Saturday, 19 September 2009

Update on Chateau Costello wine

We have been in our flat for 8 years, and during that time, the vine growing under the canopy at the back door has been one of our favourite features. It looks very old, and in fact could almost be as old as the house which is 100 years old, as grape vines were popular in Victorian/Edwardian times.

first pics SLR 041

It has never yielded edible grapes in any quantities, but this year Jamie decided to nurture and cultivate it, and in combination with a very warm and quite rainy summer, we have something worth harvesting:

first pics SLR 039

He tested them and the grapes are already edible so there are good prospects for ripe and sweet grapes that we could attempt to make wine with. Even if it comes to nothing, it should all be good experience for when our vines at the allotment start producing. We got some good tips chatting to John Dickin from the Iron Railway Vineyard, who sells locally produced wine at the farmer's markets round here. He grow the grapes and gets them made into wine by a professional winemaker. This year we have also adopted a vine from Godstone Vineyards, so hopefully we may pick up some tips at their harvest time.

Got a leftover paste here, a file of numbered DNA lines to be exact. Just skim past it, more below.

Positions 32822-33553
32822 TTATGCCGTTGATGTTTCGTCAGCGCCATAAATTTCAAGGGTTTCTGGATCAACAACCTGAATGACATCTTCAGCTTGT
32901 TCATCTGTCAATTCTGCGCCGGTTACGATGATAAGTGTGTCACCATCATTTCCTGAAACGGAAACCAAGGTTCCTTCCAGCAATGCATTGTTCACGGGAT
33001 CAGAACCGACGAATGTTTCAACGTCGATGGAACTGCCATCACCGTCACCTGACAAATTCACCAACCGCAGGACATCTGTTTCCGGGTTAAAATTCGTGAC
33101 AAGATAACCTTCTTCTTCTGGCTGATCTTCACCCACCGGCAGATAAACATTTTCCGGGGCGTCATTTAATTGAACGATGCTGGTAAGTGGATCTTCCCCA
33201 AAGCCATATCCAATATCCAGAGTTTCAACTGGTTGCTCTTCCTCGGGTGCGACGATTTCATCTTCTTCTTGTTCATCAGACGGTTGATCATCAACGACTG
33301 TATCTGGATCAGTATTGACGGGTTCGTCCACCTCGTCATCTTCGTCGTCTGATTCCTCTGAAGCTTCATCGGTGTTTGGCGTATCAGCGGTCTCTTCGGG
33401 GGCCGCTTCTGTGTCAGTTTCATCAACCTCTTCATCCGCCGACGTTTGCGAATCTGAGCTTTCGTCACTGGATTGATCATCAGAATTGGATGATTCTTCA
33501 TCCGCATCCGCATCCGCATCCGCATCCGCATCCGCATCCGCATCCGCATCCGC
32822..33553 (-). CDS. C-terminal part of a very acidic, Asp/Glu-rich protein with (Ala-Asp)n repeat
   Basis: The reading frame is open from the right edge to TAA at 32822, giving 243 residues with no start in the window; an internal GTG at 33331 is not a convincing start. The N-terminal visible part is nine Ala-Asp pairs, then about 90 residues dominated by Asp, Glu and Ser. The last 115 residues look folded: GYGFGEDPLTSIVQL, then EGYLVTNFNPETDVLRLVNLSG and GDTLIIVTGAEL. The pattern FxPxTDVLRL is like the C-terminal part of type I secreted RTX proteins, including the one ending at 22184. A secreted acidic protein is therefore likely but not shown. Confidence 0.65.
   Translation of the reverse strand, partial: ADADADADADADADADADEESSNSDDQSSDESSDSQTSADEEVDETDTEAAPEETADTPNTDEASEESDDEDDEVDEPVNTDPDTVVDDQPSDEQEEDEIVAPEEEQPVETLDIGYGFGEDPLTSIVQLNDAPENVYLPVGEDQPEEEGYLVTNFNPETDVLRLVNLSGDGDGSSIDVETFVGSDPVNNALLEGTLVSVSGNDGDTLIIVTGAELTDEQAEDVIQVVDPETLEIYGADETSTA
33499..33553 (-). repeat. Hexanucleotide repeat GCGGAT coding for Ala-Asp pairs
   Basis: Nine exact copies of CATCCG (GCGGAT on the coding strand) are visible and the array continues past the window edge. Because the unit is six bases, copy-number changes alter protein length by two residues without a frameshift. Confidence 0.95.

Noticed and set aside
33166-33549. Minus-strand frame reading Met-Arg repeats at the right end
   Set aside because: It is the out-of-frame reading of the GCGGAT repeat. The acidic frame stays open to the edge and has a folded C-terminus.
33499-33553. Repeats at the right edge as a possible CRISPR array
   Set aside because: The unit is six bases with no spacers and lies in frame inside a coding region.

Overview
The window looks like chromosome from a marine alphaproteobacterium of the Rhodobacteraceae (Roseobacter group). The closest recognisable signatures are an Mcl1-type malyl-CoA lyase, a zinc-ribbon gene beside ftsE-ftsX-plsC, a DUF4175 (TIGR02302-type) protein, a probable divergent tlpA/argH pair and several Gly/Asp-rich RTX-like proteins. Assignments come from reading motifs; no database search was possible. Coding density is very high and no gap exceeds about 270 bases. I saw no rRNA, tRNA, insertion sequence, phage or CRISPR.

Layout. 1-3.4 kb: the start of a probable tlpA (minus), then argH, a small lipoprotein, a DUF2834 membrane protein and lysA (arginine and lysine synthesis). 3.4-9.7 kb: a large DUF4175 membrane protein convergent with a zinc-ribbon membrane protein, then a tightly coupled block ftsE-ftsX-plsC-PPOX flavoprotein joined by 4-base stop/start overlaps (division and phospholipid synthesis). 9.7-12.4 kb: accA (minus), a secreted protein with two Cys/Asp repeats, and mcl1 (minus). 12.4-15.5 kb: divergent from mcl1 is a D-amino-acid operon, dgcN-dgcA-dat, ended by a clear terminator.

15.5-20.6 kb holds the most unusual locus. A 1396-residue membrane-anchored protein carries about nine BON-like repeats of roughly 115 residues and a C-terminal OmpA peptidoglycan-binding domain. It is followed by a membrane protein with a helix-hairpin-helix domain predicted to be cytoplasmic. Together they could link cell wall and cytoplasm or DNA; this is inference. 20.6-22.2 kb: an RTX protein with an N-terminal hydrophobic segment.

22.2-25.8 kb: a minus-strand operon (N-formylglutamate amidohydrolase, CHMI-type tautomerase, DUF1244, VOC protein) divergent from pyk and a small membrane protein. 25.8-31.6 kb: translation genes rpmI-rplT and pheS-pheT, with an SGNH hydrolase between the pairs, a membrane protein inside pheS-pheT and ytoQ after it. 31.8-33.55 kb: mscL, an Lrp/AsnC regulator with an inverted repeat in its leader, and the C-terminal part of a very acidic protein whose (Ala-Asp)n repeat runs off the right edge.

Another option would be The Urban Wine Co. This collective is a really interesting project started by two guys, Richard and Tim from Tooting in South London. They decided to pool the local harvest from back gardens and allotments in the area, which were sent to a winemaker in Sussex and made into a batch of 30 bottles of 'Chateau Tooting' wine, as they named it.

Apparently winemakers in the Champagne region are buying up land in Kent and Sussex, so watch this space!


  1. I'm with you. It is the same Godstone of farm fame.

  2. I'll probably get loads of hits on the search for 'Godstone farm'!

  3. It looks really pretty with the vine growing around your door.

  4. Thanks Jo, it's definitely our favourite feature.